To support screen reader users, there's no better way to understand it than to actually use a screen reader. Read tutorials first, that's key. Some people get frustrated when they just turn it on and try messing around with it—that's a bad way to learn how to use them. You need more than 5 or 10 or 20 minutes. Use it for an hour at minimum to reveal some of the frustrations users face who rely on this technology.
I'm a firm believer that everyone is going to need accessibility technology at some point in their life. For example, I recently hurt my wrist and couldn't use my mouse, so I used a keyboard for multiple weeks. It was so frustrating. These sorts of exercises can really help put you in the position of a disabled person trying to navigate a world of able-bodied people.
Simulators, while useful, are not equivalent to a disability
Alexandra: Obviously the experience that I have, or any developer would have, using simulators is not the same as someone with a visual impairment.
Elisa: You can always talk to someone who is disabled, to learn about their experience. And when you're building that empathy, it's important to remember that a person who frequently uses these tools is always going to be better at it than you. Disabled people are always going to be better at navigating their own spaces, because that's the body that that person lives with.
My fear is that people who go through these empathy exercises, for lack of a better term, think that they know precisely what people go through. They suddenly think they're the expert on that experience. You're not the expert on that experience. If you're able-bodied, you're fundamentally not the expert on screen readers. I'm not an expert on being colorblind, even though I work in this space. I'm not an expert on screen readers.
I am an expert in my experience of being hard of hearing. I am an expert on needing a hearing aid and navigating my own experiences every day. But that doesn't mean I'm an expert in other people's experience with deafness
The worst thing you can do in accessibility engineering is have an ego. No matter what you do, you're going to mess something up. That's not something to get discouraged about because no two people have the same disability needs. No two people have the same viewpoint on accessibility and disabilities. You cannot do everything 100%—but that doesn't mean you shouldn't try. You won't ever be perfect, but strive for it anyway.
You may get critical feedback, someone may say, "Hey, your product is not accessible!"
Alexandra: Simulators support a different learning style, demonstrating your product while facing some of the problems that disabled people may experience. But, that's not the same as experiencing your product with the accessibility tools they use every day.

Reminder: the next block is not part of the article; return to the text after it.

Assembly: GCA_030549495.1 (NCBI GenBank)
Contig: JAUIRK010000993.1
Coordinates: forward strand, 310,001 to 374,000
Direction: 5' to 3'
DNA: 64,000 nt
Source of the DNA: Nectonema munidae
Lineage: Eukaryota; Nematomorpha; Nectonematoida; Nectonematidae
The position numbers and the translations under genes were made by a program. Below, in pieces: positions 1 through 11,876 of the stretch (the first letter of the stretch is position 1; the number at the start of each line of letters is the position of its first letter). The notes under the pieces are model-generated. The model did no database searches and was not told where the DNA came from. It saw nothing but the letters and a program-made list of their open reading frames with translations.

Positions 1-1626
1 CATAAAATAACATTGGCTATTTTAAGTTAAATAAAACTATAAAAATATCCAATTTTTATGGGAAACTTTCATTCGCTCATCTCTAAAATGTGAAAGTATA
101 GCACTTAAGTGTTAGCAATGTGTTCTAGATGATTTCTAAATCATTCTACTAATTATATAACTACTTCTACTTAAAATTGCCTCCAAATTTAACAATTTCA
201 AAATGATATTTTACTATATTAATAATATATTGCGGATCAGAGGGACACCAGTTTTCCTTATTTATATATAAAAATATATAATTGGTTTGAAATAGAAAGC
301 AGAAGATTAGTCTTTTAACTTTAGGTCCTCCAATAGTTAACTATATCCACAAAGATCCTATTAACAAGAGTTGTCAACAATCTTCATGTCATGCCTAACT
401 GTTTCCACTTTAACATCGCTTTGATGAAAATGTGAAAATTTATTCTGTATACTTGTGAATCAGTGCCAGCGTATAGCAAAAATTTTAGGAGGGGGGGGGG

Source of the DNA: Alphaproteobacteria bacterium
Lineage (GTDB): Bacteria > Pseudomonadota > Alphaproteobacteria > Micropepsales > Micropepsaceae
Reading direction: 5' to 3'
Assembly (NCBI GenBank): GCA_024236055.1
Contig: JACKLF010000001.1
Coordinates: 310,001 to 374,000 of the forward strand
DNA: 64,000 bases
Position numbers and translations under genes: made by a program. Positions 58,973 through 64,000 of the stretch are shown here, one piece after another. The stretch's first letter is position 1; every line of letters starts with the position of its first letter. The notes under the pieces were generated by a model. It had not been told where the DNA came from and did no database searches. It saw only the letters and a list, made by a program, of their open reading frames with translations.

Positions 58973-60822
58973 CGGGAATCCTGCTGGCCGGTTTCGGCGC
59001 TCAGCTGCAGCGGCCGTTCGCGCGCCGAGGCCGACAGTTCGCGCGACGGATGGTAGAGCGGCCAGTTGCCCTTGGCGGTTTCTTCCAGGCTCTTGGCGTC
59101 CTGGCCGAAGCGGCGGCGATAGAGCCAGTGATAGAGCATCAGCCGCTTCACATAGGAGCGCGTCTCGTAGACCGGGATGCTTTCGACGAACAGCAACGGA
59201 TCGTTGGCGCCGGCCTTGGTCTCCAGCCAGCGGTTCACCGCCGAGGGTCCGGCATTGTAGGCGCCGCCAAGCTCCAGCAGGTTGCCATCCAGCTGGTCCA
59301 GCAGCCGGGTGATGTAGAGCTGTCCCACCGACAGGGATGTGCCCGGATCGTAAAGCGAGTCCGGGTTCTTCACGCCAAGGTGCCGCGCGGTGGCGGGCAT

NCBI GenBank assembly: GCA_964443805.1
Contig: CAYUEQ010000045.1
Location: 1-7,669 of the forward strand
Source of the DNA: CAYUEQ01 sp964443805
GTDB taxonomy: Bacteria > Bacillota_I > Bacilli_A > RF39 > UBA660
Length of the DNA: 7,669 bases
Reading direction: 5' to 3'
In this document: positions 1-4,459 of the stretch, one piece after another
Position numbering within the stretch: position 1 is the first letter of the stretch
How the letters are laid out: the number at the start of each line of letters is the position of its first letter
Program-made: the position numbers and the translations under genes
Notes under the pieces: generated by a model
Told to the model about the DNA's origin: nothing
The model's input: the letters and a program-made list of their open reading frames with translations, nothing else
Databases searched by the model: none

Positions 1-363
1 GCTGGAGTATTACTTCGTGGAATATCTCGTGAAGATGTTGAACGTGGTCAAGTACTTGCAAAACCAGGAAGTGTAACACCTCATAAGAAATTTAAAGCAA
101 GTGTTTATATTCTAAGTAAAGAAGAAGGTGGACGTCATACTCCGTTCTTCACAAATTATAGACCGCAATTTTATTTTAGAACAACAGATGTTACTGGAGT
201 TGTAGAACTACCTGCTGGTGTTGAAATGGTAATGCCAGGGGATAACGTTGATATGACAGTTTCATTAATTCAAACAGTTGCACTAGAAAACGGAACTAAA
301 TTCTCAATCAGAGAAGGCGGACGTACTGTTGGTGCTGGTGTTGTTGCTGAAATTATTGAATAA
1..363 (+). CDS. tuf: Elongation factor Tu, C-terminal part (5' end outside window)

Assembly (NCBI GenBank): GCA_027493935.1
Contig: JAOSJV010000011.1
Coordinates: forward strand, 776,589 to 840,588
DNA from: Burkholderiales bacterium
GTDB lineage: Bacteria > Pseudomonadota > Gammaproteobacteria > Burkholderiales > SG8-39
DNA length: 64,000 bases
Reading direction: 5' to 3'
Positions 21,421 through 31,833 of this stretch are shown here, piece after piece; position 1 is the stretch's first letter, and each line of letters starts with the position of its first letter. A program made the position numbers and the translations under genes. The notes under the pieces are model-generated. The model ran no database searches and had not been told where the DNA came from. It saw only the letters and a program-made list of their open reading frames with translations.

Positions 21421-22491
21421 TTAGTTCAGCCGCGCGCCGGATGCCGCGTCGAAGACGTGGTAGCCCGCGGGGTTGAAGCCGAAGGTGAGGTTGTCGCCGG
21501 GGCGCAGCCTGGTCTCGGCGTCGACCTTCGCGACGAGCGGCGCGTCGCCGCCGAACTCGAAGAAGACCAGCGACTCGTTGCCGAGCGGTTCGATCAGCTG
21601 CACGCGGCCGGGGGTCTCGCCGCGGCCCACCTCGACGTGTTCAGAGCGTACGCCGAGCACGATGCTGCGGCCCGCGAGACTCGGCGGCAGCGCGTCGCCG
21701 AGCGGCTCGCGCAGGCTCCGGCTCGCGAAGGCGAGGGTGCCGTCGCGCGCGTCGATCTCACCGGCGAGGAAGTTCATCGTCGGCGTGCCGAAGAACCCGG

Elisa: Do I get mildly annoyed when people turn the sound off and read captions and then suddenly realize, oh, these automatically generated captions are terrible? Yeah. That's not how I experience captions. Some disabled people see a person emulate their experience and complain about the tools, without actively needing those tools. That's frustrating, I really get that.
But I also don't want to be the person who has to sit there and describe my experience as a deaf person over and over and over and over and over again. Every single time. If we want able-bodied people to understand our experiences, we're going to have to put up with their reaction to the experiences.
That said, the "experiences" like blind restaurant dining and wine tasting, those make me mad. That's like cosplaying a disability. But in the interests of trying to understand how your users use a feature or how readers read the page? That's fine. In fact, that's the minimum. Put yourself in their shoes for an hour and figure out how these things actually work. It really does matter.
Figure out how people navigate on your site. You may wonder, "Why can't I just put a banner warning at the top that all the links open in a new tab?" Well, because someone might not be reading the page starting with the banner. Build your design with disabled people in mind.
Do one thing: stop building infinite scroll
Alexandra: Is there one thing you wish that engineers would just start doing to make their sites more accessible?
Elisa: Infinite scroll is a blight and no one should ever use it. I can't find things, I need to be able to find things! And, it's so bad for performance.
Also, moving things around visually and within the DOM is really annoying. The tab order matters, especially for keyboard users.
Learn more about Google's accessibility initiatives and research. In addition to the web development resources at Learn Accessibility, Google has created an accessible documentation course: Tech Writing for Accessibility.